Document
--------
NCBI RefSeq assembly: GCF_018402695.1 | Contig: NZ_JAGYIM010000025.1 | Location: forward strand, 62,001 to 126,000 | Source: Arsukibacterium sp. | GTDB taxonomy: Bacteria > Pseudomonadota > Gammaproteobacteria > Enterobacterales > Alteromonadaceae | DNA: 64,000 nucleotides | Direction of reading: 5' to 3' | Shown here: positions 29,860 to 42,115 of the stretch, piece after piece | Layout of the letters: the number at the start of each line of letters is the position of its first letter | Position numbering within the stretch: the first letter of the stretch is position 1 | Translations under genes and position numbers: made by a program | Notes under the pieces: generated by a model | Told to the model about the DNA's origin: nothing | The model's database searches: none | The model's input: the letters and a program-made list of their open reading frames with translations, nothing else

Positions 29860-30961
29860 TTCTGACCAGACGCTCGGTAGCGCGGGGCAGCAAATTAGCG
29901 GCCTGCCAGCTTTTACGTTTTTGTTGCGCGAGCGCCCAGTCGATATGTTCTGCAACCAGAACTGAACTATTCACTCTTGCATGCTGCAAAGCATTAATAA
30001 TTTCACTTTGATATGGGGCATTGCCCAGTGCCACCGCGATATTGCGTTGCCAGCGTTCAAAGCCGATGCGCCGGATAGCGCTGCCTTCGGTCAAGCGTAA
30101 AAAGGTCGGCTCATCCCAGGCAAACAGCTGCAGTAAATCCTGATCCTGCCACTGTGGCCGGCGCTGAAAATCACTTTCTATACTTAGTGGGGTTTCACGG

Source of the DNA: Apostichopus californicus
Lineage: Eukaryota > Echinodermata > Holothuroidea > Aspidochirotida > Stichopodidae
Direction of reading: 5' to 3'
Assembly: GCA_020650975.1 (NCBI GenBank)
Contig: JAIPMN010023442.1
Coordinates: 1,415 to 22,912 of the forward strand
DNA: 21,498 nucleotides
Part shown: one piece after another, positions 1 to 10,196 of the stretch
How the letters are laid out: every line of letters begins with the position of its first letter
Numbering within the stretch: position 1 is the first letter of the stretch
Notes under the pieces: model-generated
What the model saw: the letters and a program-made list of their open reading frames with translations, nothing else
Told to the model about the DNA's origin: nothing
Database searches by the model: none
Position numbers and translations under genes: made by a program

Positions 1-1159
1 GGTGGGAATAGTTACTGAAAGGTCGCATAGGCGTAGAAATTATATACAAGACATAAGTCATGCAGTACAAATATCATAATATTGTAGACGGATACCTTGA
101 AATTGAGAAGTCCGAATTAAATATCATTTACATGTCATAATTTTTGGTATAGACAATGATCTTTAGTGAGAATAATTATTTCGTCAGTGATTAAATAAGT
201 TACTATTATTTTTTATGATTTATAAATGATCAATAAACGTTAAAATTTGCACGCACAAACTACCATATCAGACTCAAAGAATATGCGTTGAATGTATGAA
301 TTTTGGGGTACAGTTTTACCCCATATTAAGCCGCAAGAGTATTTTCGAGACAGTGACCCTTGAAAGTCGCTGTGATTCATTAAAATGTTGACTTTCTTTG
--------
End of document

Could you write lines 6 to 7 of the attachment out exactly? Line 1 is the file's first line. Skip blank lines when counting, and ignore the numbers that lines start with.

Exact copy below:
30101 AAAGGTCGGCTCATCCCAGGCAAACAGCTGCAGTAAATCCTGATCCTGCCACTGTGGCCGGCGCTGAAAATCACTTTCTATACTTAGTGGGGTTTCACGG

Source of the DNA: Apostichopus californicus